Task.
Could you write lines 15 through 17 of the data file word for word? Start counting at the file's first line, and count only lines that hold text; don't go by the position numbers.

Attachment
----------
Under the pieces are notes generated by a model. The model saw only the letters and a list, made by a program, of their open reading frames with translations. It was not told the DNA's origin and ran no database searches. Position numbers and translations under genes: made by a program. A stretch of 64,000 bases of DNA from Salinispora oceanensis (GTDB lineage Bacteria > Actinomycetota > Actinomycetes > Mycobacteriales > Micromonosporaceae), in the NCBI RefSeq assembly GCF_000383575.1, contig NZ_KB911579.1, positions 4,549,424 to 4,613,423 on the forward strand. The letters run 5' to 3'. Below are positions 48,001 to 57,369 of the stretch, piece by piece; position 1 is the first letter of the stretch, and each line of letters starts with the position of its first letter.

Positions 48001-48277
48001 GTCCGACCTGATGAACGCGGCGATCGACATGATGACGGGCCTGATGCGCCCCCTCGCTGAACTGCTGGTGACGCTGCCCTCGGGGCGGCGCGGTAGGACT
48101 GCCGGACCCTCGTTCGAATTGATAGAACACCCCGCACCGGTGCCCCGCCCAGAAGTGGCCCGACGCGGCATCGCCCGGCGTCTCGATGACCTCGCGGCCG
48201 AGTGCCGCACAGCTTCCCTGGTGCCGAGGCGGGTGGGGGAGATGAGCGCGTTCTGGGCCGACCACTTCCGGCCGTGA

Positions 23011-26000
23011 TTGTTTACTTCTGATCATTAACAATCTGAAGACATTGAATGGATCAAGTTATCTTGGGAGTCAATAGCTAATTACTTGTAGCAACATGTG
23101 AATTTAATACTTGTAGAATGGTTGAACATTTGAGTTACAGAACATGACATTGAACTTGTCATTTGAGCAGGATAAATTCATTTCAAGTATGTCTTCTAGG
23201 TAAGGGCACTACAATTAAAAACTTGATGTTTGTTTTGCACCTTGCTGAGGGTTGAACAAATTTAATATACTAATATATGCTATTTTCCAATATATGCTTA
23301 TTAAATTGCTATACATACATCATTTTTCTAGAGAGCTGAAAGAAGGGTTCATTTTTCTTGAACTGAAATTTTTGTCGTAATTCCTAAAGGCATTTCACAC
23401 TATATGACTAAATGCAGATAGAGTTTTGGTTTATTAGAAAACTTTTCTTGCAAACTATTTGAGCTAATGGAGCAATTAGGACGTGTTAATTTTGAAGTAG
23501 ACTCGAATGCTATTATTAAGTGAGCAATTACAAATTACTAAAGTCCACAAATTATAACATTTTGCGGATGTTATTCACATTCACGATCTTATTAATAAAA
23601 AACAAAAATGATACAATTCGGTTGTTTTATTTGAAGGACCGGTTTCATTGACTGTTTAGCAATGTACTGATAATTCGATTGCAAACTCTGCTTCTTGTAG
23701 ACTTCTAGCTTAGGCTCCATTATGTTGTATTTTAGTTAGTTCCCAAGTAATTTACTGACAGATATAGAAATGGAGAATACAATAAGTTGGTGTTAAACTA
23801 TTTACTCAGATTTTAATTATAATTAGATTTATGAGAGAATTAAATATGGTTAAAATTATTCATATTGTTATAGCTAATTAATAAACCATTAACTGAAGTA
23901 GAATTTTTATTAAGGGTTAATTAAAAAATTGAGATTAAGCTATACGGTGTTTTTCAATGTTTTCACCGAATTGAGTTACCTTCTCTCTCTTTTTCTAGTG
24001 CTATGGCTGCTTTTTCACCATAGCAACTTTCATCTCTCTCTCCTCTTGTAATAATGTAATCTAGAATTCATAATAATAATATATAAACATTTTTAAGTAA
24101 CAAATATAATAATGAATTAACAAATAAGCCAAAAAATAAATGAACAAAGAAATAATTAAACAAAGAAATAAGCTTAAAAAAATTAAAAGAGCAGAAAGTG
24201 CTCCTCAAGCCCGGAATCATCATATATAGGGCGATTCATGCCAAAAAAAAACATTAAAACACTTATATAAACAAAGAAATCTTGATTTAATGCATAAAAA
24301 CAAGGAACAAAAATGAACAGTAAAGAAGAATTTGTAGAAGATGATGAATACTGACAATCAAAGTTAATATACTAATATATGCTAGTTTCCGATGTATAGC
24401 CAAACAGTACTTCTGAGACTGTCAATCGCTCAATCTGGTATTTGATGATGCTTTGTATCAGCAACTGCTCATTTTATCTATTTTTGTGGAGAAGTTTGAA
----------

23801 TTTACTCAGATTTTAATTATAATTAGATTTATGAGAGAATTAAATATGGTTAAAATTATTCATATTGTTATAGCTAATTAATAAACCATTAACTGAAGTA
23901 GAATTTTTATTAAGGGTTAATTAAAAAATTGAGATTAAGCTATACGGTGTTTTTCAATGTTTTCACCGAATTGAGTTACCTTCTCTCTCTTTTTCTAGTG
24001 CTATGGCTGCTTTTTCACCATAGCAACTTTCATCTCTCTCTCCTCTTGTAATAATGTAATCTAGAATTCATAATAATAATATATAAACATTTTTAAGTAA